Genius Advice

Boy Genius Diagnosed with Autism Has IQ Higher Than Einstein …and Jacob Barnett has a some insightful, interesting, and VERY encouraging advice for you in this video from his session at TEDxTeen.

Behind every great man there stands a great woman and at this point in young Jacob’s life it’s his mother, Kristine Barnett. She’s written a memoir and it is apparent from the book review below (and article linked above) that the inspiring tale of Jacob’s life was very-nearly a much different story, but for his mother’s great love and heroic fortitude. Not only in Jacob’s regard, but throughout the travails of the Barnett family as a whole.

Book Review: ‘The Spark: A Mother’s Story Nurturing Genius’ by Kristine Barnett

“The Spark” is compulsive reading, and not simply because of Jake’s “savant almost obliterated by the system” story. In the tradition of those domestic-adventure memoirs where the mother (almost always the mother) of a challenged child bucks the system and triumphs, Barnett not only fights heroically on Jake’s behalf, she also beats down every other obstacle that life hurls at her and her family. Even for this hyperbolic genre, those obstacles are extraordinarily severe. The Barnetts’ second child, Wesley, is diagnosed with a reflex disorder soon after he’s born. It causes him to have seizures, up to nine a day, and to choke on simple liquids.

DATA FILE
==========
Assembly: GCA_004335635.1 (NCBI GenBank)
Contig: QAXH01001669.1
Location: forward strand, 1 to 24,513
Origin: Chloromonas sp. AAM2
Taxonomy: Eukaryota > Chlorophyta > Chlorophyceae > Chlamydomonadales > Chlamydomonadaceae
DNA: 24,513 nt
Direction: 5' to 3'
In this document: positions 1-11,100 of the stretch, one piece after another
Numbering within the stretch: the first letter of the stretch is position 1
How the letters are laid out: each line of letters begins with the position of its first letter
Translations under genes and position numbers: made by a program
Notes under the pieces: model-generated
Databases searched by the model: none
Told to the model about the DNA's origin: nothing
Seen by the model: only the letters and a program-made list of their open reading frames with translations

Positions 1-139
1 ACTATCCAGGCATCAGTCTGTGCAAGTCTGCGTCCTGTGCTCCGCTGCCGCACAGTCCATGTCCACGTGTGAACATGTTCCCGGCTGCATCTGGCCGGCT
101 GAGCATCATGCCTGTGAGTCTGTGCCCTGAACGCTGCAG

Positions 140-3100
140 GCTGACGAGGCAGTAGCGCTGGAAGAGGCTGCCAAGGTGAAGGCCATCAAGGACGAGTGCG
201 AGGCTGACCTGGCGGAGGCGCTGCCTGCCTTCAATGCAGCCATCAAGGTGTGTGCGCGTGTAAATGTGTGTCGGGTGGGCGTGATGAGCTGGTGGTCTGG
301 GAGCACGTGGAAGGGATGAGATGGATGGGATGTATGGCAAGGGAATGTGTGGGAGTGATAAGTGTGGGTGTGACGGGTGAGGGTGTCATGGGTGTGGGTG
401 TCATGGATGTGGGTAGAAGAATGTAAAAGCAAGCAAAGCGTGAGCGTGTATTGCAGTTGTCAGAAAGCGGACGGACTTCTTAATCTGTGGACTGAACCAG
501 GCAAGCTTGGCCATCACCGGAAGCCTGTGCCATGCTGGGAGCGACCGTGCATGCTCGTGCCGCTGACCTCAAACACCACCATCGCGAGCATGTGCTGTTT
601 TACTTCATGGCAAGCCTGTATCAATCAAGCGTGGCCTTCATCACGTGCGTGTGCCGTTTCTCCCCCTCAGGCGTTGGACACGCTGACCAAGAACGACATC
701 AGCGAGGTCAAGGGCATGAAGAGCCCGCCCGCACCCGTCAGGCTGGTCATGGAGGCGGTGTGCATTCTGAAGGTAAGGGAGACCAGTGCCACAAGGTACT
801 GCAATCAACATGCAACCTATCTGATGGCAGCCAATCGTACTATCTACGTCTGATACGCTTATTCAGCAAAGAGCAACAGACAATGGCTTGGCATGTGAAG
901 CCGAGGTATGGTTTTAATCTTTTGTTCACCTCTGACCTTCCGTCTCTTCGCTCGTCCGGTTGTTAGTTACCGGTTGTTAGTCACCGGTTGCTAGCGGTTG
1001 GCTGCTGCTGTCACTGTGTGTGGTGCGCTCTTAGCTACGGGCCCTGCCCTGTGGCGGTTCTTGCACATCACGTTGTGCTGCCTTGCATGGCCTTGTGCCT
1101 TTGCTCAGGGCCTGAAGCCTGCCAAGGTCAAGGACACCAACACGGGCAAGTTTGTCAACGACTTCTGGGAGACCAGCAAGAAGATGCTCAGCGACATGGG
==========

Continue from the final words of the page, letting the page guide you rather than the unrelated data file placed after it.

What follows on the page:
During her third pregnancy — with another son, Ethan — Barnett goes into full-blown organ failure; she subsequently has a stroke, at age 30, and is diagnosed with lupus. With the onset of the Great Recession, Michael Barnett loses his job at Circuit City, the family is overextended financially, and the Barnetts spend part of the frigid Indiana winter in a house without heat.

Gather the Family Around to Watch the Video

Jacob has a simple message, but one packed with much food for thought and good fodder for family discussion (and for personal introspection) on lifelong learning and what to do with it throughout your life. Jacob is not merely a genius, he is an encourager of the limitless imagination in all of us.

Things I Must Tell the Children